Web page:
Mag Ingat Ka Don

Read all the exciting things our scholars have been up to!

I woke up at 11 am and double-checked my bags.
Passport. Check.
Swedish Visa. Check.
Seattle’s Space Needle Lego Set? Check.

Ever since I was nominated to attend Lund University, I started planning my trip.
I looked up Airbnbs to stay at in Copenhagen, potential plane tickets to Iceland, and Malmö’s Disgusting Food Museum.

As I packed my bags into the trunk, I took a mental picture of my family’s front porch.
From the dying tree that shaded our cars from the sunlight to the sunflowers that I picked and placed behind my sister’s right ear.
It was my home for the past eight years but for the next few months, I wouldn’t step on its rusty red pavement again.

My parents, siblings, and grandma entered the van.
Though the original plan was to drive me straight to the airport, we stopped by Jollibee in Daly City for lunch.

At the entrance, Jollibee’s bright red face greeted me with a smile.
I bit into my Burger Steak cherishing each savory bite as I knew that Sweden would not have this restaurant chain there.

The food was delicious and my stomach was content for our next stop, San Francisco International Airport.
When entering the airport, the lane splits into two: Domestic and International Departures.
I was used to being dropped off at Domestic but instead, we took the right lane and I saw unfamiliar airlines.
No more Frontier and Spirit Airlines.
I was now introduced to British Airways, Virgin Airlines, and Air France.

As we walked inside, my proud mom films me for her Instagram story while my sister clenches my hand and looks up at me trying to force a smile.
Each step towards the terminal meant that the time was coming to say goodbye.

At the terminal, I saw a familiar face, Henry’s.
Henry and I have been dating for three years and today, we were BOTH flying to Copenhagen.
Papa gave him a hug, asking him if he was excited while my brother kept telling Henry ‘Hi Mr. Handsome.’

We checked in our luggage and sat on the bench while watching others line up.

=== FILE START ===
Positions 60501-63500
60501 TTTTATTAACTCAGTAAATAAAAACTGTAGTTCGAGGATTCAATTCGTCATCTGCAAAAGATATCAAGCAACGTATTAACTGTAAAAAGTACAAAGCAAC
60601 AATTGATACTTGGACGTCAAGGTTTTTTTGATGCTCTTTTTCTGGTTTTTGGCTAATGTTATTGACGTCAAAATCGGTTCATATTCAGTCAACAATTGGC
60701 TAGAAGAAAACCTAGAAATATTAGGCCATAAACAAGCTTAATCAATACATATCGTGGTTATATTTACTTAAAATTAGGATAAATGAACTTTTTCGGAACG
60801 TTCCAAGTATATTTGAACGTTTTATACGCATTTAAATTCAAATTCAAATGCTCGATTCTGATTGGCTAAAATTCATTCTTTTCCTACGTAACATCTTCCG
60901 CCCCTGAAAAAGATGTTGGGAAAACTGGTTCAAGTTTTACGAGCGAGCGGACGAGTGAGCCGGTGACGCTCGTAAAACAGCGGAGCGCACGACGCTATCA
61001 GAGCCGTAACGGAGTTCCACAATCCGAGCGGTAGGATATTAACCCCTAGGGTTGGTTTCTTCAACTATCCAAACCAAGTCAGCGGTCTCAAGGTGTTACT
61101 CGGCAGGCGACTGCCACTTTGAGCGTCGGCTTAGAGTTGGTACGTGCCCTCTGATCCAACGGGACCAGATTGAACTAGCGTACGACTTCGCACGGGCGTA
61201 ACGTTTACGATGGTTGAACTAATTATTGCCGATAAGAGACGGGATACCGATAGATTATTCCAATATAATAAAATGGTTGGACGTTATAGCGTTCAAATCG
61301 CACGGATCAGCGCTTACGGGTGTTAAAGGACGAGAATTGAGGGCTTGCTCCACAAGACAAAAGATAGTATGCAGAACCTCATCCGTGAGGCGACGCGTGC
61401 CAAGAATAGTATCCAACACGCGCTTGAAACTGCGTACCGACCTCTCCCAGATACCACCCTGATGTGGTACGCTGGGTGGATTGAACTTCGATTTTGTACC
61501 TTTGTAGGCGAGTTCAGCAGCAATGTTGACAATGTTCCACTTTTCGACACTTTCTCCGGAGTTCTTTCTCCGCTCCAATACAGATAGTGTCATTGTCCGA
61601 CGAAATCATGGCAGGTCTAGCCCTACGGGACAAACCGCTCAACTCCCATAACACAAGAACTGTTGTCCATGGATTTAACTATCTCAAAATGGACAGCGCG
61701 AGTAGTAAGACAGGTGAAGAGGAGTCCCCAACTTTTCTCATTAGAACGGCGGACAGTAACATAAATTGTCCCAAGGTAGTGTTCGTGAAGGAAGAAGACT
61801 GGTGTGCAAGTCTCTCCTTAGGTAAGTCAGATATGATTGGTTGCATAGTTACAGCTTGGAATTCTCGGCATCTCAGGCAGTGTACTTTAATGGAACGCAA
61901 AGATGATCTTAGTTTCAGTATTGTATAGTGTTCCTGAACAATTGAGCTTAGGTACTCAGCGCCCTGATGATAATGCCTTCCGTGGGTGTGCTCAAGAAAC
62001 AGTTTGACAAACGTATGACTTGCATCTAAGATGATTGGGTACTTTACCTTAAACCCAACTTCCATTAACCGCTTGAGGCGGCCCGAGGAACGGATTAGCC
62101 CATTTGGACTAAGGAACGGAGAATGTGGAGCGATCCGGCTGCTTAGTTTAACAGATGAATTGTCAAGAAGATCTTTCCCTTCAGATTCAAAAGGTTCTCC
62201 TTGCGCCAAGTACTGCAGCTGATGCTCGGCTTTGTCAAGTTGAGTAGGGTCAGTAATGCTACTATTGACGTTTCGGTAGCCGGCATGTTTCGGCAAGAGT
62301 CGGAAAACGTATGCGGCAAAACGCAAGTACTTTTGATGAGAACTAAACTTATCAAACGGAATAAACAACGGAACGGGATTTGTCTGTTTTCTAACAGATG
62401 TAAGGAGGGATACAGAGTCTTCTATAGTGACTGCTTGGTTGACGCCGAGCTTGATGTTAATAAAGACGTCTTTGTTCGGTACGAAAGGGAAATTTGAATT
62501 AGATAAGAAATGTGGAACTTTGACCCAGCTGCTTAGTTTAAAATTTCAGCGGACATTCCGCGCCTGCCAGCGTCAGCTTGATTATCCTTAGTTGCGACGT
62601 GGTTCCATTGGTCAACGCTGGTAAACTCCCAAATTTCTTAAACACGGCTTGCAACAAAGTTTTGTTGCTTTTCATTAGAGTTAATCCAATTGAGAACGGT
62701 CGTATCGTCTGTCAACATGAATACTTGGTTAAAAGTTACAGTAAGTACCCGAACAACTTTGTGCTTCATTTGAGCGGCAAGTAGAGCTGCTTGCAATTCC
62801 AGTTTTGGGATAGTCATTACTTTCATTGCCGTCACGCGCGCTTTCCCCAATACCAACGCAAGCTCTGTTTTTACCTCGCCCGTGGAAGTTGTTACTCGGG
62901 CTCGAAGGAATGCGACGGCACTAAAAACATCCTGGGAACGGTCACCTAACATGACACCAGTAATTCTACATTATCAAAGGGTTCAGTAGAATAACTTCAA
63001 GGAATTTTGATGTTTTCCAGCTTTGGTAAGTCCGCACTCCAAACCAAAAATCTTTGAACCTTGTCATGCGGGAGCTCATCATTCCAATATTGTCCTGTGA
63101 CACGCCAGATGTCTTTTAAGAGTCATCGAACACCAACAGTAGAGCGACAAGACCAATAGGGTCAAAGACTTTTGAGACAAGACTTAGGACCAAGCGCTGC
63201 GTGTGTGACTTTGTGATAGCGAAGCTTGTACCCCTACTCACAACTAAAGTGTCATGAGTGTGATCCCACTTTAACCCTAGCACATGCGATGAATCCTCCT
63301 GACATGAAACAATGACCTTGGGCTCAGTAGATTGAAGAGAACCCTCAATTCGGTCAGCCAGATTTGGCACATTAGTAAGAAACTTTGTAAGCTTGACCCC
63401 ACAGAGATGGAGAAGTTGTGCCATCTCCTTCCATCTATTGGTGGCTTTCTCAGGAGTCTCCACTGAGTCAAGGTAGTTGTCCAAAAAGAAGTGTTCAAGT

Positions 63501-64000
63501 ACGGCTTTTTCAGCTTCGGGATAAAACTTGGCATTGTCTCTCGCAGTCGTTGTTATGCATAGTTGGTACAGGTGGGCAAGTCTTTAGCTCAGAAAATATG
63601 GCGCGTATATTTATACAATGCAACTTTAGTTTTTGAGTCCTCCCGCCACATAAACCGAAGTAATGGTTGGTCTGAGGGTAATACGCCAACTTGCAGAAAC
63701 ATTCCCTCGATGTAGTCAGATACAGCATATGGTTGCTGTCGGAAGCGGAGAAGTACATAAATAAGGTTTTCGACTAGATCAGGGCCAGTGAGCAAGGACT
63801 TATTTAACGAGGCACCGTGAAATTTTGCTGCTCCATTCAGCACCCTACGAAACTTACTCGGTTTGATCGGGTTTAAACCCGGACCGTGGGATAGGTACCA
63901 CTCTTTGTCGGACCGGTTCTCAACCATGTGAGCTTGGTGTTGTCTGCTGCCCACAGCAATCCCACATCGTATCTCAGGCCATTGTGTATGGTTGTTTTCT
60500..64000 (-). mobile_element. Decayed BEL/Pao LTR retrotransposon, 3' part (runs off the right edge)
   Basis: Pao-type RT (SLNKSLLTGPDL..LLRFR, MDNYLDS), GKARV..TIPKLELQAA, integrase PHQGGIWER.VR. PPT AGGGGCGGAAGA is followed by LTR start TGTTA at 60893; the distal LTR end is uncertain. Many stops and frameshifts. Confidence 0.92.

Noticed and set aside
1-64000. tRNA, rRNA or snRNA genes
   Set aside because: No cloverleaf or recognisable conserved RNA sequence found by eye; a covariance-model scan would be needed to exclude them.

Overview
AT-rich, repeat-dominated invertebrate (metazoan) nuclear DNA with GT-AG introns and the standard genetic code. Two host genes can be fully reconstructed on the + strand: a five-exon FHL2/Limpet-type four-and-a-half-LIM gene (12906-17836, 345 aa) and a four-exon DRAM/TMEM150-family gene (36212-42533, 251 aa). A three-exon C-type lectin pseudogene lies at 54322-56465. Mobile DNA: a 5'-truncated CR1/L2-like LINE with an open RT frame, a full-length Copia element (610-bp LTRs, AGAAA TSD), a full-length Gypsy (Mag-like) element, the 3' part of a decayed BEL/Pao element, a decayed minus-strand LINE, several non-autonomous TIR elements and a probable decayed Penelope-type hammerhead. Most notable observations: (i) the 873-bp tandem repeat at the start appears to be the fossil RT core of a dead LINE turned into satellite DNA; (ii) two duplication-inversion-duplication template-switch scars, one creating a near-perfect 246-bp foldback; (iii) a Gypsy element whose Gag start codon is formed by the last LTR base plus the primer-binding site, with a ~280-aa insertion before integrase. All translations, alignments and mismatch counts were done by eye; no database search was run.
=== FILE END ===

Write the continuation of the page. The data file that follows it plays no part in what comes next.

It was unreal that these many people were flying today and that almost 469 of them were riding on the same flight to Copenhagen.

My family and I sat silently for 15 minutes until Papa checked his watch and told us to head to TSA.
While taking family pictures, I remember Papa asking Henry to join.
He told Henry ‘take care of my daughter’ and my heart was happy to know that Papa trusted him.

After the pictures, Papa teased my grandma for not including the background and told her that her photography skills wouldn’t get paid.

It was the last joke I heard Papa say before looking at me and crying.
His tears set off the wave as my whole family followed.
I reassured them that I’ll be back in December but at the moment, all they knew is that I wouldn’t be heading home with them today.

My sister cried the most while my brother was busy playing Call of Duty and bluntly said his goodbyes.
Despite my mom saying that she wouldn’t cry, she had the reddest eyes while my dad covered his with sunglasses and tried to recompose.
I could feel how hurt they were and I knew that it would be their saddest car ride back.

Their last words to me were ‘mag ingat ka don’. A phrase that means take care of yourself in Tagalog, one I’ve heard many times but had more weight today than all the others.

I entered the line with Henry and he did his best to distract me from being overwhelmed. I smiled and waved every few seconds. I kept looking back until I passed through security and had to put my shoes back on.

I flew kisses into the air as I stood on my toes to see their faces one last time.
My eyes were glued to the top of their heads until I couldn’t see them anymore.
This was it.
The hardest part of the trip had ended.
These was our goodbyes.

Mag ingat ka din mahal na mahal ko kayo.